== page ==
It is also a good thing that various parts will work in the toilet. For example, Toto uses a number of different fill valves. One they make, one they buy from the US company Korky, which also makes their universal replacement fill valve. I personally prefer the Korky valve. Similarly, most toilets in the US use a standard fill valve. Lots of manufacturers install the Fluidmaster 400A as their fill valve, which is a cheaper valve, made in Mexico, but which also does the job.

    Although Toto makes a flapper for its toilets, there are other flappers out there that will fit and will work well. American Standard has a zillion owners of its Champion 4s who wish that American Standard had just used a standard flush valve in the toilet, because they have had to disassemble the toilet and replace their proprietary flush valves due to leaks. Indeed, Korky now has a replacement flush valve which uses a flapper; this product will fit in the Champion 4, installing essentially the system that Toto has always used.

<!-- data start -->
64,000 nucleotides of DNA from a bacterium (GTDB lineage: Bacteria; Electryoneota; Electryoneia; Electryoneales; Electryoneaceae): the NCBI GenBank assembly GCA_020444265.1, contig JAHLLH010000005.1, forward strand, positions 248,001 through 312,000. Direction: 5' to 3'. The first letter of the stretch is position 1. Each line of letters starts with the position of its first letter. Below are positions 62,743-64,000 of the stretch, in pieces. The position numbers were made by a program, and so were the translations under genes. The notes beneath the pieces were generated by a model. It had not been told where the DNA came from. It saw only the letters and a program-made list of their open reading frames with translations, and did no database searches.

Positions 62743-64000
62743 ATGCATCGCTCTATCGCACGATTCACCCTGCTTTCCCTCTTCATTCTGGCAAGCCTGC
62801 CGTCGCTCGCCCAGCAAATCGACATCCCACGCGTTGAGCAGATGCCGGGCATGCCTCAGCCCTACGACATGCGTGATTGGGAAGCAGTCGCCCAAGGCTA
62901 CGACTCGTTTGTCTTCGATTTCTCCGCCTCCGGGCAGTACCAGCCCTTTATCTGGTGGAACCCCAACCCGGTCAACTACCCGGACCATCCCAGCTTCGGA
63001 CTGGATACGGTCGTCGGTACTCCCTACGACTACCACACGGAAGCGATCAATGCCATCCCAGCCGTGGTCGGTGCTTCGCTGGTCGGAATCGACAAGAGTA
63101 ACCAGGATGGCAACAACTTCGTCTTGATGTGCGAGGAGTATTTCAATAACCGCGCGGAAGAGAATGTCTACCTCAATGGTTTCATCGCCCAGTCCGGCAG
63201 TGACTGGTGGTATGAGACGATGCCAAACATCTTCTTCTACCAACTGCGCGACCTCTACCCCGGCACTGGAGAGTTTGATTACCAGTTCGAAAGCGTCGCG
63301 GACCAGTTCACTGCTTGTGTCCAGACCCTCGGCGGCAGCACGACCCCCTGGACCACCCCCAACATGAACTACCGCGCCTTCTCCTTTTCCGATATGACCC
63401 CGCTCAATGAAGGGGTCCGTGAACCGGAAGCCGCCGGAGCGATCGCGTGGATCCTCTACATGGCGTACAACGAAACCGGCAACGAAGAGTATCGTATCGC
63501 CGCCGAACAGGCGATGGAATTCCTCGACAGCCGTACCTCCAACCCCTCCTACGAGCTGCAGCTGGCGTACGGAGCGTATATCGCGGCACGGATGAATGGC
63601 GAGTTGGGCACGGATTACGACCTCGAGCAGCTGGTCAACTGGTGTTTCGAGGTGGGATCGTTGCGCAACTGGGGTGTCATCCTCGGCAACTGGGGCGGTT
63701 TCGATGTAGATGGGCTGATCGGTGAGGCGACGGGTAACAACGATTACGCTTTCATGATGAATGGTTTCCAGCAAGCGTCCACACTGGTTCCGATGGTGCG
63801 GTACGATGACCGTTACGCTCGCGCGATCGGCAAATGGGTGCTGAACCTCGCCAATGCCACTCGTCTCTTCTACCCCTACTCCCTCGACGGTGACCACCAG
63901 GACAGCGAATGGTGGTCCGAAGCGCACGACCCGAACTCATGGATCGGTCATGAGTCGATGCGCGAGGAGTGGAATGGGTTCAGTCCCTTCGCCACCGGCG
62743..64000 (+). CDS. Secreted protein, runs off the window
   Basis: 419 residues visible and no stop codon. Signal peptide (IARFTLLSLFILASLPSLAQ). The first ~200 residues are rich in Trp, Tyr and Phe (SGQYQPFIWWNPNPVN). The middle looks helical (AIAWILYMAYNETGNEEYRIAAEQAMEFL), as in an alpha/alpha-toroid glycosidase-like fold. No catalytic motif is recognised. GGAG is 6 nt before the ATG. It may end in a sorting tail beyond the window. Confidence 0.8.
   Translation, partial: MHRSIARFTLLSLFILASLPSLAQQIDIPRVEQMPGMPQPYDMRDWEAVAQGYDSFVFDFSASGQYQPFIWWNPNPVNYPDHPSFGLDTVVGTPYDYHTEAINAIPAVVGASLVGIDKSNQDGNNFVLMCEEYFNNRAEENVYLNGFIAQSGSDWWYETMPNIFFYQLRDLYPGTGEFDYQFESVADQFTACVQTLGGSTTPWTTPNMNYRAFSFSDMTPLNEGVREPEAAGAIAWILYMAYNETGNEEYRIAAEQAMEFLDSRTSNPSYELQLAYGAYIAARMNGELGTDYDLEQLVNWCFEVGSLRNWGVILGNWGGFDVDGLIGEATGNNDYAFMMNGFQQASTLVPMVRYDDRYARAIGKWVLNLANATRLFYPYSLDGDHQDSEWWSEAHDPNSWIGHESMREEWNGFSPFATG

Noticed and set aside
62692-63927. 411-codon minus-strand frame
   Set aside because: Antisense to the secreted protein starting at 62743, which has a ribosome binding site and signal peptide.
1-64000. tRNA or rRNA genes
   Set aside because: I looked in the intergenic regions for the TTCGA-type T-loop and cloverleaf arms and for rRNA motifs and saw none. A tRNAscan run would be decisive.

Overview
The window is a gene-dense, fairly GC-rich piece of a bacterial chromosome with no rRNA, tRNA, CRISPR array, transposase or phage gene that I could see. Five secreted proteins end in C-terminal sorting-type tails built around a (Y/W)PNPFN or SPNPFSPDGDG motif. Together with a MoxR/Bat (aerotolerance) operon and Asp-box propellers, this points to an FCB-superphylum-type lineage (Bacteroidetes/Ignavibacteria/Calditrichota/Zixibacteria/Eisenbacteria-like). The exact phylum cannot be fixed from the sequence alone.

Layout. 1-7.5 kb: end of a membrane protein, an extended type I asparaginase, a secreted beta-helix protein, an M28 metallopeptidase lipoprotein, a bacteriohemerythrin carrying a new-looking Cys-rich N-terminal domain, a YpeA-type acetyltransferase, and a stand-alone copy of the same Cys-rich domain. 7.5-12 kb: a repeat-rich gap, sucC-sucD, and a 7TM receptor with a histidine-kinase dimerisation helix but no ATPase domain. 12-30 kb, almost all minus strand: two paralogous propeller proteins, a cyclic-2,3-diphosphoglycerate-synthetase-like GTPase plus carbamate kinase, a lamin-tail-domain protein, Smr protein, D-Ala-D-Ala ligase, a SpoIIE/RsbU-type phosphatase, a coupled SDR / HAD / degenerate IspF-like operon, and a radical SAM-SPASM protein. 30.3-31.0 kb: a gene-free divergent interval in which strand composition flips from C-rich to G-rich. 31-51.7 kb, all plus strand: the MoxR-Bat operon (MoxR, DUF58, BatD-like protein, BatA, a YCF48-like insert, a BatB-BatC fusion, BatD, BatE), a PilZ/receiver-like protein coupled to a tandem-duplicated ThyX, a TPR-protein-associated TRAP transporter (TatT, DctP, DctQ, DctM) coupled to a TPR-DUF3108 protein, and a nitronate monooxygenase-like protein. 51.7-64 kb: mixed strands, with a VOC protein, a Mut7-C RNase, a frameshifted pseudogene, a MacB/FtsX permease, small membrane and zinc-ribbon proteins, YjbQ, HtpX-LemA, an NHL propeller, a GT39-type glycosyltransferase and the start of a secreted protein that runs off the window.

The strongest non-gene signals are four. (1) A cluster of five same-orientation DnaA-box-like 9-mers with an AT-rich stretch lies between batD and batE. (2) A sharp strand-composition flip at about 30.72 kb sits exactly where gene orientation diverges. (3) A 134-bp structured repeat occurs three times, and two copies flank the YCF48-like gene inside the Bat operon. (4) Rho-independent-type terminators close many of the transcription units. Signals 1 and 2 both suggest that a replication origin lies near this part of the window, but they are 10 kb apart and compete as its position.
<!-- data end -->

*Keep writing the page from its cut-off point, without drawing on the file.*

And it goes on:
In short, what you bought is a high-quality product that is exceptionally-well-designed, exceptionally-well-made, and will last for decades. In that time, you will likely have to replace some wear parts. The ones in your Toto will always be easy to find and inexpensive to buy.

    Now go ahead and love your toilet.